Today marks 4 months of us using this setup.  While we both can’t be Skyped in at the same time separately – someone has to set up a conference call to make that happen – Skype has definitely worked well for us.  If you have spare hardware laying around, as well as need Android and Windows Phone connectivity, Skype works well for this!

Google+ Pages SUX

As some of you know, I’m one of the many people behind the various Stir Trek social media accounts.  Recently, I was asked to set up a Google+ Page for the event, and I figured… “I’ve set up Pages on Facebook before.  How painful could it be with Google+?”

Creating a Google+ Page

After seeing the Google+ Pages section off to the bottom right, I clicked that “Create a Google+ page” link.  Choosing a category was difficult… was I creating a page for the Stir Trek brand? The Stir Trek organization? When in doubt, go with “Other”.

After creating the page, I needed to customize the public profile.  This is where things got tricky.  If you haven’t seen it, the Stir Trek logo is rectangular:



However, Google+ wants a square.  Google+ – It’s no longer hip to be square.  I really wanted to capture both the name and the Avengers “A” (as this year’s movie is The Avengers).  I ended up settling with just the “A”.

All My Life’s a Circle

All these geometric shapes but not a rectangle!  My next idea was to set up circles for the organizers and this year’s speakers.  So I went about creating circles much like I did for my personal Google+ account.  With the circles created, I was ready to add people to them.



Really?  Hmm… I had tried adding organizers first but nothing worked.  I started following the Stir Trek page on my personal account and then tried adding myself to the Organizers circle.  That worked.  But adding anyone who hasn’t added me didn’t work.  Time to invite others to follow the Stir Trek page so that I can come back here and add them to my circles.  Well so much for getting people in their circles before telling people about the page.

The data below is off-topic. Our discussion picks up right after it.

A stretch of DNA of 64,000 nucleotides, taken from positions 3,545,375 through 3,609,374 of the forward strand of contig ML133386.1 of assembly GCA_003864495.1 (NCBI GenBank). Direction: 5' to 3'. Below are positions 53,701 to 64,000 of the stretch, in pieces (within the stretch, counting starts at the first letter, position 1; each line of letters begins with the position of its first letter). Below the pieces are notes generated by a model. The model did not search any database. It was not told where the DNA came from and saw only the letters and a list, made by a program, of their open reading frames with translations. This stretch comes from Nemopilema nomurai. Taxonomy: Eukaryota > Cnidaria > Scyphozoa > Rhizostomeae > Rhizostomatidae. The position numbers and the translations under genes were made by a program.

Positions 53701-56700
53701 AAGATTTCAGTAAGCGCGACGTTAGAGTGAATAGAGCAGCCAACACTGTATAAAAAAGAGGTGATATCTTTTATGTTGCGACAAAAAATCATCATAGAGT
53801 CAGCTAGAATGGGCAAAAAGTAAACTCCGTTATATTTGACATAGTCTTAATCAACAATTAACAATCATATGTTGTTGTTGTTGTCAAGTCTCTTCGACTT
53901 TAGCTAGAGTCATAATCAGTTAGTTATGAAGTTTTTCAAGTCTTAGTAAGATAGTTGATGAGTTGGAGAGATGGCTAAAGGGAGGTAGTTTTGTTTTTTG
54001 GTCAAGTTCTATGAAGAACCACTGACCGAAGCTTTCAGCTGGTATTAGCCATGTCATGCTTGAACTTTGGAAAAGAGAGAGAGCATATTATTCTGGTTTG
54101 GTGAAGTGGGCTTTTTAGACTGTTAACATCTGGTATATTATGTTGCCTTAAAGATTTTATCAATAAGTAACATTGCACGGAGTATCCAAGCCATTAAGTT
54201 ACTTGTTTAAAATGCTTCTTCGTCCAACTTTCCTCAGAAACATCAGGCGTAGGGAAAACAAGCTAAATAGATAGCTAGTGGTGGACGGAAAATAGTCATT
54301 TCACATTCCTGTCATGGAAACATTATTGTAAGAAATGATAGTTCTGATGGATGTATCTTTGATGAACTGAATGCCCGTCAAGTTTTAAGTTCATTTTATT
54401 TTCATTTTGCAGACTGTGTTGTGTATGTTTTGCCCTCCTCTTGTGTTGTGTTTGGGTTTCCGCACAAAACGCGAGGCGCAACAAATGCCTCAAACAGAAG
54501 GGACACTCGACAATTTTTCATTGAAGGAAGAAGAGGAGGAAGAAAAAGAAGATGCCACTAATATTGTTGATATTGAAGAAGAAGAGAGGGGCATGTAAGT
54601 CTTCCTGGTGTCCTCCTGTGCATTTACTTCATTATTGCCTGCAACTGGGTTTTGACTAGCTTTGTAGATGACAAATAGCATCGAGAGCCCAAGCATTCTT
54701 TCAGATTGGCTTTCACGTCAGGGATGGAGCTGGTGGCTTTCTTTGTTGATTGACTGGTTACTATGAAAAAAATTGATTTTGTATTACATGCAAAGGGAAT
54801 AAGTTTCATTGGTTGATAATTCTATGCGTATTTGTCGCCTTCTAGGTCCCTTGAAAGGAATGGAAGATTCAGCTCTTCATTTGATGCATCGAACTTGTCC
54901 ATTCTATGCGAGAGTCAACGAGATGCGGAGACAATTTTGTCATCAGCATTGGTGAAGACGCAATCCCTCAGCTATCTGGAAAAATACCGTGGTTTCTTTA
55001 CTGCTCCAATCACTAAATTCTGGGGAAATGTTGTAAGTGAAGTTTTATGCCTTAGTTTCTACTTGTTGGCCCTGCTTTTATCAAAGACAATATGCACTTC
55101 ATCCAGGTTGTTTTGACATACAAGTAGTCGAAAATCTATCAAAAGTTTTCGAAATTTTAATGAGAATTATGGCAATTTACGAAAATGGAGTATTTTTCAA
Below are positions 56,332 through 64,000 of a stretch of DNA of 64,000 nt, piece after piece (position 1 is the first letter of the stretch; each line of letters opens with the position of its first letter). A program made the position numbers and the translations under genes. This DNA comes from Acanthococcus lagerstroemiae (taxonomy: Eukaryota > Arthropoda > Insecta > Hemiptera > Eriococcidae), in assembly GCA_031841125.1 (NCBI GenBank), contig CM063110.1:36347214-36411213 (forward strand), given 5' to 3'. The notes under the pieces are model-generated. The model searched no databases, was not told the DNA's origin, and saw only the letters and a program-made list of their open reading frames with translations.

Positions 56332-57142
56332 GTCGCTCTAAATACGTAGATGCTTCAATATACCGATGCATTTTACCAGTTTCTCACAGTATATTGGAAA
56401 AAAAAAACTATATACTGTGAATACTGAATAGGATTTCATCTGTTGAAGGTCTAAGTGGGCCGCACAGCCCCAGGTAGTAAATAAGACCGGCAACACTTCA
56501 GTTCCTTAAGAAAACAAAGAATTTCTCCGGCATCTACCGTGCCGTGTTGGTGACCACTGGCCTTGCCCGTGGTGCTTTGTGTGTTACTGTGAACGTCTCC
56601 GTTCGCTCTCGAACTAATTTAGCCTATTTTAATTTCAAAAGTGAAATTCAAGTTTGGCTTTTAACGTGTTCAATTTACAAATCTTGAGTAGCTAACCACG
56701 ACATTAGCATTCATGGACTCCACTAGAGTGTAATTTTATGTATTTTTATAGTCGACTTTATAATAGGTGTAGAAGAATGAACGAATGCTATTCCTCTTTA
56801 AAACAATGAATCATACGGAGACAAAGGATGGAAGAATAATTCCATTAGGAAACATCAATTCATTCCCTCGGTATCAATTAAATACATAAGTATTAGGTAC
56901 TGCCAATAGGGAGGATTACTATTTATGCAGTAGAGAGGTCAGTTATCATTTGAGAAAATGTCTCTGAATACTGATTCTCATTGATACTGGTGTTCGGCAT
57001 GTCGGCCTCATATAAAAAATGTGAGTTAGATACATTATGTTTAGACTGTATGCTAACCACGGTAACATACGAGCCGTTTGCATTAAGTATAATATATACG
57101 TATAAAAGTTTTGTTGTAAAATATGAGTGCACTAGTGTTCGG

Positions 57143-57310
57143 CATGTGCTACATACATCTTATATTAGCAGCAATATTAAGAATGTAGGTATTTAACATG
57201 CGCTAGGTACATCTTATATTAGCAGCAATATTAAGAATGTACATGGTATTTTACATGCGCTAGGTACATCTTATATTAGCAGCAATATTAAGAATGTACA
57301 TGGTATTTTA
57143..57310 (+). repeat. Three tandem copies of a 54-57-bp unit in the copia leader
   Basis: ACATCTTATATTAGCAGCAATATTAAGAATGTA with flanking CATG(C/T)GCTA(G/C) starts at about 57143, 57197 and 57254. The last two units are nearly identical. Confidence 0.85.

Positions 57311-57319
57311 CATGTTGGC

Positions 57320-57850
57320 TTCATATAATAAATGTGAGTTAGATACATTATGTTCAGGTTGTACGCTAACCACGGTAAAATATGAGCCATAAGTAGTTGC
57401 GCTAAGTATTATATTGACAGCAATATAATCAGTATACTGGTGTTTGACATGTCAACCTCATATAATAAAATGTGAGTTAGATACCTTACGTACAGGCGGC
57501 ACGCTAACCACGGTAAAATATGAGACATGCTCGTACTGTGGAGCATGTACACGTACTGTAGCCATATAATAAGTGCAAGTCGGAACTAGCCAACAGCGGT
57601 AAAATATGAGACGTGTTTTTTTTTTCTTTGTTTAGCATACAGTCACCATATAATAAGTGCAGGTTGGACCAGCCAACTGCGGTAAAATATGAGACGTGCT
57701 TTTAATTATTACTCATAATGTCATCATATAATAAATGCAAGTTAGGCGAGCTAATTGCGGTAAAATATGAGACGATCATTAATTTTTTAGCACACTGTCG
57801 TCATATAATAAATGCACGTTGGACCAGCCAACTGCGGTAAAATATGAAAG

A Picture’s Worth 1000 Words

The one thing that seemed quite intuitive and easy to work with was the Photos section of the Page.  I was able to create albums for past Stir Trek events and upload pictures without any problems.  So if you want to see things such as the theater posters that our sponsors had designed for last year’s event or even the picture of transporting 50 dozen Krispy Kreme donuts, you can check them out in the Stir Trek Google+ Page’s Photos gallery.

A Mostly Frustrating User Experience = Unhappy User

These experiences are just some of the headaches I’ve had with Google+.  It probably doesn’t help that I really haven’t adopted the Google+ platform personally – while people claimed that it would replace Facebook, I’m finding Facebook slightly less painful to use.  However, because we have it set up, I will periodically post updates to the Stir Trek Google+ page and hope that my Google+ experience turns more positive.

Microsoft Billing and Account Management SUX

Recently, I wanted to manage my billing options, as I had an invalid credit card tied to my Zune and XBOX Live account.  Unfortunately, I had the experience of meeting the Microsoft Billing and Account Management site.  This is unfortunate, as it is a site with horrible, HORRIBLE user experiences.

Select from Account IDs 

Yes, somebody didn’t get the memo that exposing accounts as account IDs really is a bad user experience.  Let’s see what I have…

  • Acct ID# 00000-00000-00020-12345 (Personal)
  • Acct ID# 00000-00000-02300-12345 (Personal)